YouTube's 'Origin' Series Is 'Lost' Meets 'Event Horizon', Watch The Trailer Now [Comic-Con 2018]

If Cobra Kai didn't convince you to check out YouTube Premium, how about a new science fiction horror series that feels as if Event Horizon and Lost were genetically spliced together? And that Event Horizon comparison isn't a throwaway reference, either – the first two episodes of Origin were directed by Paul W.S. Anderson, the filmmaker behind that 1997 B-movie gem and more than a few Resident Evil movies.

Appropriately, the footage from Origin that was screened at San Diego Comic-Con International looked like Anderson at his best – slick, schlocky, and simultaneously straight-faced and silly. And while it's leaning heavily on the Lost model for basic structure, there are far worse shows from which to steal. Think of Origin as Lost, but instead of a mysterious island, everyone is trapped on a labyrinthine spaceship filled with things that mean them harm.

What is Origin?

Origin unfolds across two timelines. 60% of a given episode takes place on the Origin, a ship built by the powerful Siren corporation that is transporting colonists to a distant and habitable planet called Thea. The other 40% is comprised of flashbacks to the various colonists' lives on Earth, exploring why they decided to drop everything, leave their lives behind, and journey into the great unknown. As you'd imagine, the cast of characters (engineers, doctors, criminals) all had a damn good reason to want a fresh start...and as you'd also imagine, that fresh start hits a brick wall on board the Origin, where things go terribly wrong.

11 of the colonists wake up and find their massive, maze-like, and inexplicably lit-like-a-haunted-house spaceship (shades of both Event Horizon and Alien here) completely abandoned. Something bad happened and the vast majority of the crew and passengers took off in escape pods. What happened? Why was this group left behind? And what is on the ship with them? Cue screaming, running, and lots of goo dripping from ceilings.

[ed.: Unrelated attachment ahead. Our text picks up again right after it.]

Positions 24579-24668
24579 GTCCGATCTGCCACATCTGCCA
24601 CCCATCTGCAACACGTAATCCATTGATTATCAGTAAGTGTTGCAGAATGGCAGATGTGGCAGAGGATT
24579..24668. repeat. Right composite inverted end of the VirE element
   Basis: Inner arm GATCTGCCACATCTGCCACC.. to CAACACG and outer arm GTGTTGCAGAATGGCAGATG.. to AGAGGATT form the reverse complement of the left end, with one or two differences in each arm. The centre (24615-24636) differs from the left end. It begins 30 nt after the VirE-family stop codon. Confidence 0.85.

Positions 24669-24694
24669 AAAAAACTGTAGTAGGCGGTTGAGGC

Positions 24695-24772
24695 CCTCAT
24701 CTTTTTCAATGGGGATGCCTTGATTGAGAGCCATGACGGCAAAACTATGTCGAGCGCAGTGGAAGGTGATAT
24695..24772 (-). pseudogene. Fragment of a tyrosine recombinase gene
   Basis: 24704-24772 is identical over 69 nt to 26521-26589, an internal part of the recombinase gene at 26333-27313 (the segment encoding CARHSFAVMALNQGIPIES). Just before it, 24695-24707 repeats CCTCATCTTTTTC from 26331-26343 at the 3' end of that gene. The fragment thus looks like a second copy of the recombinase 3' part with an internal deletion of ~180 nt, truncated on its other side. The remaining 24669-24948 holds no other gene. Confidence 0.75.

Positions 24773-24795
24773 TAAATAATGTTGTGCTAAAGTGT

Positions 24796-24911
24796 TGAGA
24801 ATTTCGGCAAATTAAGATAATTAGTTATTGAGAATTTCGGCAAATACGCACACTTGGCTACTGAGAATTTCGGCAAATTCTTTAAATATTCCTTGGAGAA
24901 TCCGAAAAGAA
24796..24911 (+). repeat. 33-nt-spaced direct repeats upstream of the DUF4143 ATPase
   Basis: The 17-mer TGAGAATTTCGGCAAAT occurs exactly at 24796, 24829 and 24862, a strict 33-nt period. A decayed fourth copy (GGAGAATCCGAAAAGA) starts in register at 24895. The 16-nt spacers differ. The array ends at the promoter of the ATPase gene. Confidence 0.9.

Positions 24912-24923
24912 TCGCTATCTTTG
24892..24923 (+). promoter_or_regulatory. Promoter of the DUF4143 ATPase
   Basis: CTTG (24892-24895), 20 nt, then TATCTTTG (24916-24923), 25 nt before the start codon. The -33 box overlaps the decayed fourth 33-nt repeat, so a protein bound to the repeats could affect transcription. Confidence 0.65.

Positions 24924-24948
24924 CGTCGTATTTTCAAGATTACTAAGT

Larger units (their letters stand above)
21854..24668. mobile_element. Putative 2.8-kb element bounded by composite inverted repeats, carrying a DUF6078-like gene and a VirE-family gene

The core cast includes a few familiar faces, especially for those well-versed in geekery. Tom Felton, better known to millions as Draco Malfoy in the Harry Potter films, plays an American drug dealer looking for a second chance in space. Natalia Tena, known for roles in Harry Potter and Game of Thrones, plays a PTSD-stricken, gun-loving woman of mystery. Fraser James is a geneticist forced to play doctor to the fellow colonists and Nora Arnezeder is a Siren-employed engineer. However, the focus of the footage screened for the Comic-Con crowd was a character played by Sen Mitsuji, a Japanese Yakuza who flees Earth to escape violence and only ends up finding more.

12 Minutes of Footage

The extended clip was taken from the first episode and it was immediately clear that Anderson and Origin's producers aren't afraid to lean on familiar concepts. It it isn't broken, why fix it? The set design is Alien. The structure is Lost. The nasty horror is Event Horizon. But you know what? It seems to work. Anderson has made his fair share of bad movies, but when he's at his best, he makes great schlock that wears its influences on its sleeve. And at first glance, Origin looks like it could be great schlock.

The footage begins with a few unfortunate souls exploring the shadowy, confusing, murky corridors of the Origin and coming across a wounded and unconscious engineer, a freshly fired pistol, a trail of blood, and a sealed door. Naturally, the gathered characters split up – some stay with the body and the others investigate the sealed door. Do they go in? Is it sealed for a reason? What if someone needs help? Does this moral dilemma trigger a flashback to a moment from a character's traumatic past? Of course it does!

Naturally, they go through the door. And naturally, the unconscious engineer wakes up and immediately warns everyone that they shouldn't go through that sealed door. Whoops!

And we soon learn why the door was sealed. Something collided with the Origin and left this section of the ship heavily damaged. Thick goo drips from the ceiling. There are holes in the wall suggesting that something has burrowed through metal. Oh, and there's the crew member who lurches out of the darkness, screaming and out of control, his body contorting like he has a few dozen extra joints in places where human beings shouldn't have joints. After doing his best Exorcist spider-walk impression, his eyes bulge out of their sockets and he dies painfully and horribly.

So, yeah: whatever caused the bulk of the Origin's crew to evacuate is bad business, causing its victims to engage in all kinds of vicious body horror, much of which seems to have been achieved practically. This is a YouTube show and everyone is clearly relishing the freedom of the platform – Origin seems to have more in common with something you'd see on HBO, Showtime, or AMC than with network television.

One big question now is whether or not Origin can maintain the creepy nastiness of this footage for an entire season of streaming television. The other big question is whether or not the "Lost in an evil spaceship" set-up will refresh this template or if it'll blend in with the dozen other shows that have borrowed this format. In any case, Origin looks slick, grisly, and fun. At the very least, this is the kind of thing that could convince a bunch of genre fans to sign up for a YouTube Premium free trial. And it looks expensive enough to suggest that YouTube is really serious about this "competing with Netflix and Hulu" thing.